More than 5,000 Tunisians demonstrated Sunday against a presidential takeover in the only democracy that emerged from the Arab Spring uprisings a decade ago.
Despite protesters’ checkpoints and security checks, it was the largest in a series of Sunday demonstrations in central Tunisia, both for and against the actions of President Kais Saied.
On July 25, after months of political stalemate, Saied fired the prime minister, suspended parliament and granted himself judicial powers, a move that followed in September with measures that effectively allow the president to rule by decree.
A police source said that at least 3,000 had gathered at the start of the rally and the crowd was still growing. Witnesses later said that more than 5,000 people were flowing into Bourguiba Avenue, the main thoroughfare in central Tunis.
The size of Sunday’s demonstration exceeded that of about 2,000 who demonstrated against Saied’s “coup” two weeks earlier on Bourguiba avenue.
On October 3, approximately 3,000 people demonstrated on the same avenue in support of the president, and local media reported that around 2,000 pro-Saied supporters demonstrated in other parts of the North African country.
It wouldn’t be Sunday without a protest.
Opponents of the July 25 demonstration for the power of President Saied in central Tunis. #Tunis pic.twitter.com/ATCsLQdMNL
– Simon S. Cordall (@IgnitionUK) October 10, 2021
“The people against the coup”, “Raise your voice, the revolution is not dead,” shouted the anti-Saied protesters, waving red and white Tunisian flags.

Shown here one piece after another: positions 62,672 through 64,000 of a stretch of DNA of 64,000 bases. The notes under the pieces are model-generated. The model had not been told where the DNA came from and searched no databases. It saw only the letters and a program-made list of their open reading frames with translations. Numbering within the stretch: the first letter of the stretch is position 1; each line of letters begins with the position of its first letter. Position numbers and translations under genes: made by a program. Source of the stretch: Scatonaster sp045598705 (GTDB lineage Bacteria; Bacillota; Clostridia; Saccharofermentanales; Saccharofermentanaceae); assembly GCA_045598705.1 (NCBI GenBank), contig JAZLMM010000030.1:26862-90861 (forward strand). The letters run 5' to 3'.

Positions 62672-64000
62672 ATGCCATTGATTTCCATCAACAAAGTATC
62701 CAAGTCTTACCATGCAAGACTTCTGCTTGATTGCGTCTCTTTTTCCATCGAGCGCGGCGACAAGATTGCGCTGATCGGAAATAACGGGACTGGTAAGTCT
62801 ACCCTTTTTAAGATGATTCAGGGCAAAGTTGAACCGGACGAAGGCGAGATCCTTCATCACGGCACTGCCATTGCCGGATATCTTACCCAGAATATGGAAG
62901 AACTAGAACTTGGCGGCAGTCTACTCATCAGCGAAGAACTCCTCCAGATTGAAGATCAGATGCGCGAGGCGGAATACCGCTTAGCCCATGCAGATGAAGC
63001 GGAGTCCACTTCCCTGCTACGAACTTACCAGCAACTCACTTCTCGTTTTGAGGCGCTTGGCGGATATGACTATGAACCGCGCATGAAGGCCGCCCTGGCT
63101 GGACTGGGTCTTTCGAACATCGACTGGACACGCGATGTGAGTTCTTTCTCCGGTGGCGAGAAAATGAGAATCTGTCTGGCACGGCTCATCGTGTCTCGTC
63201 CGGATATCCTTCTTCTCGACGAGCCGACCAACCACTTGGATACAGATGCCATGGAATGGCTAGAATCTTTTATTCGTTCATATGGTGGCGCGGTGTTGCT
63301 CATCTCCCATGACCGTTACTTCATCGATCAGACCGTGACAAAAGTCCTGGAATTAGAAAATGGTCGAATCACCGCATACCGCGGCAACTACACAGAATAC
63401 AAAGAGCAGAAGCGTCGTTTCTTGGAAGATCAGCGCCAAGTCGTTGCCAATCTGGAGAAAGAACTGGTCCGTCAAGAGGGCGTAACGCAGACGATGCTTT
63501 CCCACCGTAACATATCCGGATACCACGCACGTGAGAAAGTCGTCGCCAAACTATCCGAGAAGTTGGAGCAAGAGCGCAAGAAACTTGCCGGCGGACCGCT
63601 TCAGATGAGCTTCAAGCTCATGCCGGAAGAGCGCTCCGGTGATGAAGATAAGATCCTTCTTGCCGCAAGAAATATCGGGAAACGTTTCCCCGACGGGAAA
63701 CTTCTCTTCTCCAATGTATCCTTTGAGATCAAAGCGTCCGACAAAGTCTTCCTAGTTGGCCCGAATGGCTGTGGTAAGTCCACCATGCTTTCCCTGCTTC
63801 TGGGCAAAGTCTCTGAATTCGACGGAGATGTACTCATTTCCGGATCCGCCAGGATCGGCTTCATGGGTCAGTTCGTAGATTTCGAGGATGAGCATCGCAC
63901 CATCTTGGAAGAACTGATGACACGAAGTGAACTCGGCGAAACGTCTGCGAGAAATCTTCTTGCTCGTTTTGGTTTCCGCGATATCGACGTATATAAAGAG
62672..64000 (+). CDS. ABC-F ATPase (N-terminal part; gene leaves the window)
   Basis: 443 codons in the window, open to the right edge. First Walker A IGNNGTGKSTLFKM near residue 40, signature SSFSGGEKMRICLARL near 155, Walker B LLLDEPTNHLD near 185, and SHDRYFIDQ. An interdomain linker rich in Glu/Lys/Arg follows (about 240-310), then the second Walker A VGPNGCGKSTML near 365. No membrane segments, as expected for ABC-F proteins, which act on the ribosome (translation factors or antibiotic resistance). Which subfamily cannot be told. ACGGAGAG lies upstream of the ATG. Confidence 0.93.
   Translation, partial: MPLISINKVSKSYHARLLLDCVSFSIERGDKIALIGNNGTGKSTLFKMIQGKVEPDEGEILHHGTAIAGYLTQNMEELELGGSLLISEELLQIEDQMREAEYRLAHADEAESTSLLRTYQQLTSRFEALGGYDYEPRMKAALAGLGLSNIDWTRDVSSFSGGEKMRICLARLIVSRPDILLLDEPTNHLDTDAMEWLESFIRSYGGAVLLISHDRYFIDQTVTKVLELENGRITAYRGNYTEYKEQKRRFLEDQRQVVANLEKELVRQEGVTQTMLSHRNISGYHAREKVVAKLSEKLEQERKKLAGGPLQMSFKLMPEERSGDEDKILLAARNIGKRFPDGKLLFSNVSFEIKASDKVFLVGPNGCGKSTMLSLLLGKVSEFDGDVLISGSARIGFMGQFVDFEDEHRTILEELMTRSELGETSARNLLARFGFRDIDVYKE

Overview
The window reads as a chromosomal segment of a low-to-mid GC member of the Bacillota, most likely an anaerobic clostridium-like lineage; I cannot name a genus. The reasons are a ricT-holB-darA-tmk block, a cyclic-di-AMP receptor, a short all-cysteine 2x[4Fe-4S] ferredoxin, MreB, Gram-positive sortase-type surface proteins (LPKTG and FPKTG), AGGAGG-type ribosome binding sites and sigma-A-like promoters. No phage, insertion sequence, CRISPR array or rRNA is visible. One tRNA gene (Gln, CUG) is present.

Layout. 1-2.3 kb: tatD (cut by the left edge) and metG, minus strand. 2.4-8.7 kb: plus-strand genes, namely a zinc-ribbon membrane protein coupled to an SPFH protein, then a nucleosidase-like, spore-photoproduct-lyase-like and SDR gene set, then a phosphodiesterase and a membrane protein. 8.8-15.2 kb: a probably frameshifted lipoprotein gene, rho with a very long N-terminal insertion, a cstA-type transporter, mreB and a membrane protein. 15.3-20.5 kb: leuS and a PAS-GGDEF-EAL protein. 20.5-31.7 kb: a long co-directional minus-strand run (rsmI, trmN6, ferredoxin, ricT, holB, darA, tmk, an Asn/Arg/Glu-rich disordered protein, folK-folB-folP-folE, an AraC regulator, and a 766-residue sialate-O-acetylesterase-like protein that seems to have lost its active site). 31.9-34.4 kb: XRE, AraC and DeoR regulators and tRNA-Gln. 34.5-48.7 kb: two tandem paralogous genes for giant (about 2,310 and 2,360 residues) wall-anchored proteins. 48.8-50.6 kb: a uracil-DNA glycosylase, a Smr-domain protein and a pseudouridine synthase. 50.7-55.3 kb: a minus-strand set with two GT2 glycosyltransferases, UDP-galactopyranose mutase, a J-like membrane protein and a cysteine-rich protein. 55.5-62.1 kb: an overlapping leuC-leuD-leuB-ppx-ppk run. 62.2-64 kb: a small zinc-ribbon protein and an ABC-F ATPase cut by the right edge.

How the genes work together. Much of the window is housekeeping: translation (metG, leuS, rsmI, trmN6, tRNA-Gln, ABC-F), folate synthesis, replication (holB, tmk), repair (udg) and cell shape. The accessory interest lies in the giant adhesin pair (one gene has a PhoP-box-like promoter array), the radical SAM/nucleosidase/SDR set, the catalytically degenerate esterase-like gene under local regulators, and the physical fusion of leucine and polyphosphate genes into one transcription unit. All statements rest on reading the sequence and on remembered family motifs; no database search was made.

Many identified themselves as supporters of the Islamist-inspired Ennahdha party, which was the largest in the now-suspended parliament.
Some complained to AFP about alleged police intimidation to prevent them from advancing.
Helmeted and black-clad riot police were deployed, and protesters were banned from entering a section of Bourguiba Avenue.
# Tunisia witnesses the largest demonstration in history despite the # police blockade and harassment of protesters while Tunisian anti-coup, pro-democracy activists, demonstrate in Tunis against the president. # The illegal and unconstitutional takeover of Saied. # TunisiaCoup #Democracy # تونس # مواطنون_ضد_الانقلاب pic.twitter.com/hYWAKRm3IT
– Mourad TEYEB (مــراد التـائـب) (@MouradTeyeb) October 10, 2021
“The demonstration is blocked” and “what a shame,” shouted a voice from the crowd.
Tunisia was the birthplace of the Arab Spring uprisings, with the resignation of the country’s dictator, Zine El Abidine Ben Ali, in January 2011.
Although Saied’s July measures enjoyed significant public support, civil society groups have warned of a shift away from democracy.